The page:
Jude 1:1 Parallel Verses [⇓ See commentary ⇓]

Jude 1:1, NIV: Jude, a servant of Jesus Christ and a brother of James, To those who have been called, who are loved in God the Father and kept for Jesus Christ:

Jude 1:1, ESV: Jude, a servant of Jesus Christ and brother of James, To those who are called, beloved in God the Father and kept for Jesus Christ:

Jude 1:1, KJV: Jude, the servant of Jesus Christ, and brother of James, to them that are sanctified by God the Father, and preserved in Jesus Christ, and called:

Jude 1:1, NASB: Jude, a bond-servant of Jesus Christ and brother of James, To those who are the called, beloved in God the Father, and kept for Jesus Christ:

Jude 1:1, NLT: This letter is from Jude, a slave of Jesus Christ and a brother of James. I am writing to all who have been called by God the Father, who loves you and keeps you safe in the care of Jesus Christ.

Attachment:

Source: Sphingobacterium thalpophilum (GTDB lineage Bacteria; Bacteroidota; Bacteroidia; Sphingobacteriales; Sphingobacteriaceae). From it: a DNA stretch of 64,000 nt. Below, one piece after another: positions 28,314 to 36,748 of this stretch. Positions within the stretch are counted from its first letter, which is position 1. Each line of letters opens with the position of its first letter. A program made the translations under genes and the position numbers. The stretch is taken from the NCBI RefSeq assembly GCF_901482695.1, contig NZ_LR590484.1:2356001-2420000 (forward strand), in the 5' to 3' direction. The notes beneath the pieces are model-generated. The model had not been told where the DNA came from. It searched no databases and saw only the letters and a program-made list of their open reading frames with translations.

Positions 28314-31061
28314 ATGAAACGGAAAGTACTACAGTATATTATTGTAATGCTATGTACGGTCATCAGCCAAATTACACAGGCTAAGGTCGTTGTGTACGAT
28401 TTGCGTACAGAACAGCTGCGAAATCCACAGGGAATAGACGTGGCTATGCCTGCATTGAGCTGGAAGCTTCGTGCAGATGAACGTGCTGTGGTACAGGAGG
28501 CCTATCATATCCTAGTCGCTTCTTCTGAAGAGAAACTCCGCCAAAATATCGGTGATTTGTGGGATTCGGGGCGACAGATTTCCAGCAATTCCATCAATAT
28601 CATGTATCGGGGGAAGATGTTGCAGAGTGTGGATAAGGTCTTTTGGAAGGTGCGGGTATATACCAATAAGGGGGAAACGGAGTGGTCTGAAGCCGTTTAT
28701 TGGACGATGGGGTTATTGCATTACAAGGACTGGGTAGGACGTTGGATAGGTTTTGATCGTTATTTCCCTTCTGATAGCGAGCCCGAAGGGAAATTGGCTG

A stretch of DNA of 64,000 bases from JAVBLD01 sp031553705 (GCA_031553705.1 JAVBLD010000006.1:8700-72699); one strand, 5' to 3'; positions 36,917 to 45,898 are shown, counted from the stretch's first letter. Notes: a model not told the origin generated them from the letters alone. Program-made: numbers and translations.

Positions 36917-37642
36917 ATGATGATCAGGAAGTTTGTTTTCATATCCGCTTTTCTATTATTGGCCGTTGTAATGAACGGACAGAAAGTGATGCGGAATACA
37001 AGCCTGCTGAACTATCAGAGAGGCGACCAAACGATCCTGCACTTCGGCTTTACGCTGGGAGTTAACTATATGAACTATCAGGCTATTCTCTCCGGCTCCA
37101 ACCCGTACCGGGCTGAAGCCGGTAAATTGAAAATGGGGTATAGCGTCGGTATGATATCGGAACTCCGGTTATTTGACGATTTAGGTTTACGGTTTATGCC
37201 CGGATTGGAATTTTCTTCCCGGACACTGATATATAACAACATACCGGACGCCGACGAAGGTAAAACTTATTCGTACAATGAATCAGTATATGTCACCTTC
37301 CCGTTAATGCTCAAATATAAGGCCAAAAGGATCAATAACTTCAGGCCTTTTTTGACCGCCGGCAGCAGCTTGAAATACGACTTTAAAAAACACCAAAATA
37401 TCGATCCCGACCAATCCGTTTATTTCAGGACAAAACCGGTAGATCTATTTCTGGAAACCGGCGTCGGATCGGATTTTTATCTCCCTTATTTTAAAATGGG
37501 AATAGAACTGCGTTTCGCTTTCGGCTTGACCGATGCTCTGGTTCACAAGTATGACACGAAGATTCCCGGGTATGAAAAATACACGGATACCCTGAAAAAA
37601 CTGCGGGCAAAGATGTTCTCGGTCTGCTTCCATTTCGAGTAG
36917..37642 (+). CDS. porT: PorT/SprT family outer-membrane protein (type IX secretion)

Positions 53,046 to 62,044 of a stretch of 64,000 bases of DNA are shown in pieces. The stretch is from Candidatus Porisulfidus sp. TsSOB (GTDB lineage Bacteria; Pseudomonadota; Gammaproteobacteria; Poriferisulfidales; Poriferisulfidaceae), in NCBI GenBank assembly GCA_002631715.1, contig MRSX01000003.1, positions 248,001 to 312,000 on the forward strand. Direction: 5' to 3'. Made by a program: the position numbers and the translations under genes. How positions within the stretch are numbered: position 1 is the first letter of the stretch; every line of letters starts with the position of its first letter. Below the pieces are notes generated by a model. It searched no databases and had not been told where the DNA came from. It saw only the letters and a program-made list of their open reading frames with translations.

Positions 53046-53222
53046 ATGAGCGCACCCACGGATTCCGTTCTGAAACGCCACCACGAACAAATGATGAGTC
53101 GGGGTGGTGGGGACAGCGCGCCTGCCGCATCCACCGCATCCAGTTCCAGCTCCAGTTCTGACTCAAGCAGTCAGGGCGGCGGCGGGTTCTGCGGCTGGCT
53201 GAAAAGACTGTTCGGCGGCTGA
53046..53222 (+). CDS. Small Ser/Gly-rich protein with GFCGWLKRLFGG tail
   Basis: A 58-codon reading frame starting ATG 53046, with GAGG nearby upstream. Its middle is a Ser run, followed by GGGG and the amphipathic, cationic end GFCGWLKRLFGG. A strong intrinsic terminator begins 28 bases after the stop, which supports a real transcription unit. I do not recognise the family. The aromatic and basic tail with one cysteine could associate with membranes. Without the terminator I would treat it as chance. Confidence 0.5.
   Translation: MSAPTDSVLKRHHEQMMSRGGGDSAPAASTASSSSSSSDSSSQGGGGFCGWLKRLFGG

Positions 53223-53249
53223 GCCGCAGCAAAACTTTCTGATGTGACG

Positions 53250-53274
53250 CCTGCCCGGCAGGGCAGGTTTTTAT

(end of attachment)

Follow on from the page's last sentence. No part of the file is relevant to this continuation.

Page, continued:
Jude 1:1, CSB: Jude, a servant of Jesus Christ and a brother of James:To those who are the called, loved by God the Father and kept for Jesus Christ.

What does Jude 1:1 mean? [⇑ See verse text ⇑]

Several views exist concerning Jude's identity, but the most commonly held view identifies him as a brother of the same James who wrote the New Testament book of James. Both of these men were half-brothers of Jesus. In the original language of the New Testament, Jude's name appears as Judas, the same given name as the disciple who betrayed Jesus, but the comparison ends there. The betrayer was the worst apostate of all time, whereas the writer of the book of Jude was an outspoken adversary of apostates. Jude does not appeal to any apostolic authority in order to gain his readers' attention and willingness to heed his words. This is among the reasons scholars identify him as Jesus' half-brother.

And yet, he humbly refers to himself as a servant of Jesus. The word "servant" in Greek is doulos, literally meaning "a bondslave." Jude assures his readers that he is totally committed to doing his Lord's will. He continues in verse 1 by pointing to the work of the Trinity by referring to their spiritual ministries: The Holy Spirit called the readers